The release of a Regulatory Impact Statement by the National Transport Commission setting out the options for the new Heavy Vehicle National Law is, for once in a generation, an opportunity presented to the trucking industry to get out of the old 1970s thinking around trucking regulation and a chance to join a new world of 21st century trucking.
The quote at the top of the HVNL 2.0 scenario illustration which the NTC released this week says it all, this process is, “a first-principles review of the HVNL on behalf of the Transport and Infrastructure Council. The goal is to deliver a modern, outcome-focused law for regulating heavy vehicle transport in Australia.”
The RIS delivers all of the buzz-words of the modern legislator. Everything is outcome-driven or a risk-based approach is to be taken. It’s going to be a flexible approach which will empower the trucking industry to gain from innovation and technology etc, etc.
This is a real chance to make something which really works now and designed with enough wriggle room to be able to develop as the trucking industry, itself, develops. Now is not the time to complain about the vast array of issues in the past, now is the time to make sure the regulation we are to be saddled with for at least the next generation, and maybe longer, is fit for purpose.
Fit for purpose doesn’t mean it has to give the trucking industry lots of concessions to make its life easier. What it means is that the ground is laid for road transport to do what it always has done, namely get stuff moved from A to B, safely and extremely efficiently.
What needs to be changed is not the basic premise about moving freight legally and for the greater benefit of society. Instead, the change needs to be how we demonstrate that we are doing the right thing.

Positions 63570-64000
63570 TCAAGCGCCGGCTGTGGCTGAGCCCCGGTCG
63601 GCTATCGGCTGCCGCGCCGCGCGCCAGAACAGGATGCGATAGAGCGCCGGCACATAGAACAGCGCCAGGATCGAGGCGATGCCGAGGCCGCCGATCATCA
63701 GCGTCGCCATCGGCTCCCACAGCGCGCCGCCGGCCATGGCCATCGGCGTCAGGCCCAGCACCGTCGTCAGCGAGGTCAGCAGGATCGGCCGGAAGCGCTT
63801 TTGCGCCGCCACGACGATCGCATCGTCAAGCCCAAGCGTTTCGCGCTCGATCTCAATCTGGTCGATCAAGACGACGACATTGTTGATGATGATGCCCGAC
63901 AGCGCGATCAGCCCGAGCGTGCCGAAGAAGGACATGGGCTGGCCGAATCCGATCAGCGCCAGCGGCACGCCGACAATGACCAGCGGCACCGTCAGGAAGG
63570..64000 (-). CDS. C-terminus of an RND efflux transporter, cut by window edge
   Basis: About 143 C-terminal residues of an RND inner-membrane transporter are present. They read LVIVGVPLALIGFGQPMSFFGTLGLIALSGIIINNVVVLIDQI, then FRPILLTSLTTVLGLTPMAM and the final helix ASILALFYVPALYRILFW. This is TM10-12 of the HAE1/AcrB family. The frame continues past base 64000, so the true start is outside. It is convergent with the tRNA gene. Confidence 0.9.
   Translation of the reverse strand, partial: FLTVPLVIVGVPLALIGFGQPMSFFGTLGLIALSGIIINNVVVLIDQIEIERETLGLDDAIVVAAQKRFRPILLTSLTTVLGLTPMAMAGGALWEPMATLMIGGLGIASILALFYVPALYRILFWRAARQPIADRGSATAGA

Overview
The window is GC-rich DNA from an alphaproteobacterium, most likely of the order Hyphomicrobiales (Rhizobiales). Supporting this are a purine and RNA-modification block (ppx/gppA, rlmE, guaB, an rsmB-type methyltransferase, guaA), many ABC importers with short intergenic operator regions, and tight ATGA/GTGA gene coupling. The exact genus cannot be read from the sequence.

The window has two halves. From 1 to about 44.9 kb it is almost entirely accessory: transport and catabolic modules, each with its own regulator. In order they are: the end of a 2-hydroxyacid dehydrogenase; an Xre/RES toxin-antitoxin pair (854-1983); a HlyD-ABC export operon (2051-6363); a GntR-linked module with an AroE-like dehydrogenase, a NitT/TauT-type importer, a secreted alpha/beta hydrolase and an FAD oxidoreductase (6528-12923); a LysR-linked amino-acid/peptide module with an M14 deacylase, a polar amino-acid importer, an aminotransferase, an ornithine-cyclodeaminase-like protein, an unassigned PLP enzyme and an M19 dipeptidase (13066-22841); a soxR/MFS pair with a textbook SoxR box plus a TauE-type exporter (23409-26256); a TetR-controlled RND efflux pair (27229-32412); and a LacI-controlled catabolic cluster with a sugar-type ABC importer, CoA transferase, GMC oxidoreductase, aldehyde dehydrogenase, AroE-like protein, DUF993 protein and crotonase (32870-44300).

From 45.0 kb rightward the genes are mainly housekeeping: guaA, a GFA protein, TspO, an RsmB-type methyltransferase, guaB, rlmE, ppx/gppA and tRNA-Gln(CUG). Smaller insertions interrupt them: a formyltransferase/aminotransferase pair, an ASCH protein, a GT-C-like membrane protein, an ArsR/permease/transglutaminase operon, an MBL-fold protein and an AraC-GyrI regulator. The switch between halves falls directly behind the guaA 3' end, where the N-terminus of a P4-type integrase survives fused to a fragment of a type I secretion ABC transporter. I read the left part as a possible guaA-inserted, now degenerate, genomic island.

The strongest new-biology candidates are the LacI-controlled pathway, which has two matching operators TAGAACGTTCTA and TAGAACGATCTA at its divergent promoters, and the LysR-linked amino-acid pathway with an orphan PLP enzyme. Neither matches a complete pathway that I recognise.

The new law also needs to incentivise us to do the right thing, something it currently does not do. At the moment, an operator does the right thing and tries to make a buck, at the same time. Then they see their truck pulled over to hunt down some unimportant petty offence, while the competitor who runs a dodgy operation flies by the parking bay, untouched.
It looks like the new law envisaged by the NTC will reward that operator who runs a straight show and endeavours to be fully complaint in reality. Hopefully, box ticking is not going to cut it anymore and spelling mistakes are no longer a punishable offence.
What the NTC seems to be aiming for is quite complicated and is going to need to be carefully examined by everyone to see whether the proposed changes will get us the intended benefits.
A simple example is the idea of using fatigue monitoring technology to allow an operation to work in a way where fatigue might become an issue. The idea is the technology mitigates the risk and this is taken into account by the National Heavy Vehicle Regulator when checking the fleet’s performance.
This means the NHVR is going to have to assess each new fatigue fighting black box as it comes to the market. They will all have different methodologies and have different effects on fatigue management. The NHVR will have to grade them in terms of what can be allowed when they are in use. This may be a slow process in a fast moving technology field.
This is just one example of the brave new world we are looking forward to and the industry needs to look carefully at the options and bring forward a unified view to ensure a practical outcome. We have a chance to look this gift horse in the mouth and come up with a plan of action which will be acceptable in the corridors of power and also at the roadside.
Comments need to be sent to the NTC before October 25 2020.